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Bonhoeffer set sail for New York on June 2, 1939, intending to stay there for at least a year. However, the guilt of leaving his fellow pastors and countrymen behind soon overtook him. He wrote to a friend, “I have made a mistake in coming to America…I will have no right to participate in the reconstruction of Christian life in Germany after the war if I do not share the trials of this time with my people.”He returned to Germany on July 8, 1939. One historian captured the immensity of this decision with the following words:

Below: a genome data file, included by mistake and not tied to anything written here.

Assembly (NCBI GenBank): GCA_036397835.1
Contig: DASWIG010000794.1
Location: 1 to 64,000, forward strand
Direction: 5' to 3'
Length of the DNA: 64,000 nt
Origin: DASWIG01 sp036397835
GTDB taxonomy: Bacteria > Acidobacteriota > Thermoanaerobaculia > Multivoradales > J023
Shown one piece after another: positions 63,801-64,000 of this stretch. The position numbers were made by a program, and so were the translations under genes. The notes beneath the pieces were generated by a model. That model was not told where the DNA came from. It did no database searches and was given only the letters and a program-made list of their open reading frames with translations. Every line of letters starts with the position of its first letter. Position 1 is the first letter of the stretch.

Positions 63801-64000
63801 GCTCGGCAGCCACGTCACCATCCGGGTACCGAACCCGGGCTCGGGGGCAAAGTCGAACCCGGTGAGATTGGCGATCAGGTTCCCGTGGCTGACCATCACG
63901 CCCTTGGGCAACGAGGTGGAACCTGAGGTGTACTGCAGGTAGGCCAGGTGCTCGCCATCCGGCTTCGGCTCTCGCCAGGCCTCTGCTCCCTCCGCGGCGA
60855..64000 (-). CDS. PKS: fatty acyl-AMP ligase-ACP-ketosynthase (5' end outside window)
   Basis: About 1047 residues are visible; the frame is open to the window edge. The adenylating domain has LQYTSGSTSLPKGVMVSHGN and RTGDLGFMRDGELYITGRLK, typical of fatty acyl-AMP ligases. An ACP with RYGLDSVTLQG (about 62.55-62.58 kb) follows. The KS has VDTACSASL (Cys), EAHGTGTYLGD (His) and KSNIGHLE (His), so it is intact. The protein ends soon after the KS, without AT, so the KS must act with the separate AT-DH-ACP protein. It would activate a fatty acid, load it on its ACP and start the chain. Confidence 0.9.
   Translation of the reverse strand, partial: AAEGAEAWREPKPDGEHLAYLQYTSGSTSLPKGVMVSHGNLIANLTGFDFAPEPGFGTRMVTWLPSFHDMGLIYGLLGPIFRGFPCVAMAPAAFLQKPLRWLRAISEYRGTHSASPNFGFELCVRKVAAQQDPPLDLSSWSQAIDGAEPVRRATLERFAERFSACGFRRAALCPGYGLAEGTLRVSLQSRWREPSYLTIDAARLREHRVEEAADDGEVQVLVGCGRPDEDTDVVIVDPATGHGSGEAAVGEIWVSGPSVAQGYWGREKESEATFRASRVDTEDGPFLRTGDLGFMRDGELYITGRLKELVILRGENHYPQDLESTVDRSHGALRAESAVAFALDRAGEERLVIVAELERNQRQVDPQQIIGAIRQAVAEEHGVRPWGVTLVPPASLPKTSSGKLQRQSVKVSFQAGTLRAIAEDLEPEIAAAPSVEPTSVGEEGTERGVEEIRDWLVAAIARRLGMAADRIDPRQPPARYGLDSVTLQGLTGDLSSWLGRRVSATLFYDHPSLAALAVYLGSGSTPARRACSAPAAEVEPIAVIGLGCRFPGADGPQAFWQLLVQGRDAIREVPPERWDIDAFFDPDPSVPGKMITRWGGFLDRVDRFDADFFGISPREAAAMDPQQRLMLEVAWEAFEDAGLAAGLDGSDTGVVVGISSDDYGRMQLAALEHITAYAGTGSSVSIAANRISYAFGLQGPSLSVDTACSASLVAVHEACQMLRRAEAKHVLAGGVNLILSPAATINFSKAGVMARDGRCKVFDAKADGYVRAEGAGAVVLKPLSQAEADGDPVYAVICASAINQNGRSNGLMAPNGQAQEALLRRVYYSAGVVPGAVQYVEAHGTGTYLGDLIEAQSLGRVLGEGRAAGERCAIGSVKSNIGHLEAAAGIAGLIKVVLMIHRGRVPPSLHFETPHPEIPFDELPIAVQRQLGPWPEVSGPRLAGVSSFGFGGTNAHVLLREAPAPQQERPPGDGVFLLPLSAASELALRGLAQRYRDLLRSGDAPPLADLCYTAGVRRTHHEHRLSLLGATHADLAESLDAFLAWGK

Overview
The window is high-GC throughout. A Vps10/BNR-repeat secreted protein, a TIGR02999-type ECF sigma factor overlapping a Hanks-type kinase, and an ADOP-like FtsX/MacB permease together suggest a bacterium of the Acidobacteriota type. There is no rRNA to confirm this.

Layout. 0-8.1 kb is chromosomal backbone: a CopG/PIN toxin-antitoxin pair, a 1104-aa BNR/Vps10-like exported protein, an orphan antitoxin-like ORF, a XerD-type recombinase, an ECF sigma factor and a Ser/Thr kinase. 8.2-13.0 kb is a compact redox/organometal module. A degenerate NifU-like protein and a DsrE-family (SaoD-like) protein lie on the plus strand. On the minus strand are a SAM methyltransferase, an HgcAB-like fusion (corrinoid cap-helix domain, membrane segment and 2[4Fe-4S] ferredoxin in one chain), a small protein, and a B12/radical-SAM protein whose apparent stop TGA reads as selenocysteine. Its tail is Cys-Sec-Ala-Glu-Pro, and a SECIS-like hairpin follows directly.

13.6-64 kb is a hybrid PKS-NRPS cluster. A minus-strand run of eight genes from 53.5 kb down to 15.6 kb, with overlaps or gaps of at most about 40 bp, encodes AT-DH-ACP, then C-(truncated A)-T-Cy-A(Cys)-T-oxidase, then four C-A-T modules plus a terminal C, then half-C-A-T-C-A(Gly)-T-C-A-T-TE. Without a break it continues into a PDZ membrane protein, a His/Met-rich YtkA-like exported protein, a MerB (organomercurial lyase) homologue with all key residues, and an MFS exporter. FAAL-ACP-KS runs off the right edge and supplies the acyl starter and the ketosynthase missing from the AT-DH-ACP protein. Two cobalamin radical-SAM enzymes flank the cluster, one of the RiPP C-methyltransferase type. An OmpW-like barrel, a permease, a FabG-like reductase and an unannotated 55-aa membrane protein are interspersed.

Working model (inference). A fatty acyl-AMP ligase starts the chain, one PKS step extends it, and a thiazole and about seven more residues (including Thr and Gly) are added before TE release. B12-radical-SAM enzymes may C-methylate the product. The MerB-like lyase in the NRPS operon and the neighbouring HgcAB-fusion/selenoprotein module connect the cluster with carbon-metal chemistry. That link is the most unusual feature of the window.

The image of Bonhoeffer boarding ship, voluntarily preparing to sail back—straight into the hell that Germany had become, into resistance, into the great likelihood of his own death—is an unforgettable scene and a poignant moment in the history of the Church in the twentieth century.

Bonhoeffer’s return to Germany in 1939 was the turning point of his life. He took a new and bolder stand against the tyranny in Germany.His preaching intensified to the point that, in 1940, he was banned by the Gestapo from any public speaking whatsoever.His various acts of resistance against the Nazi regime, including overt conspiracy, increased significantly.
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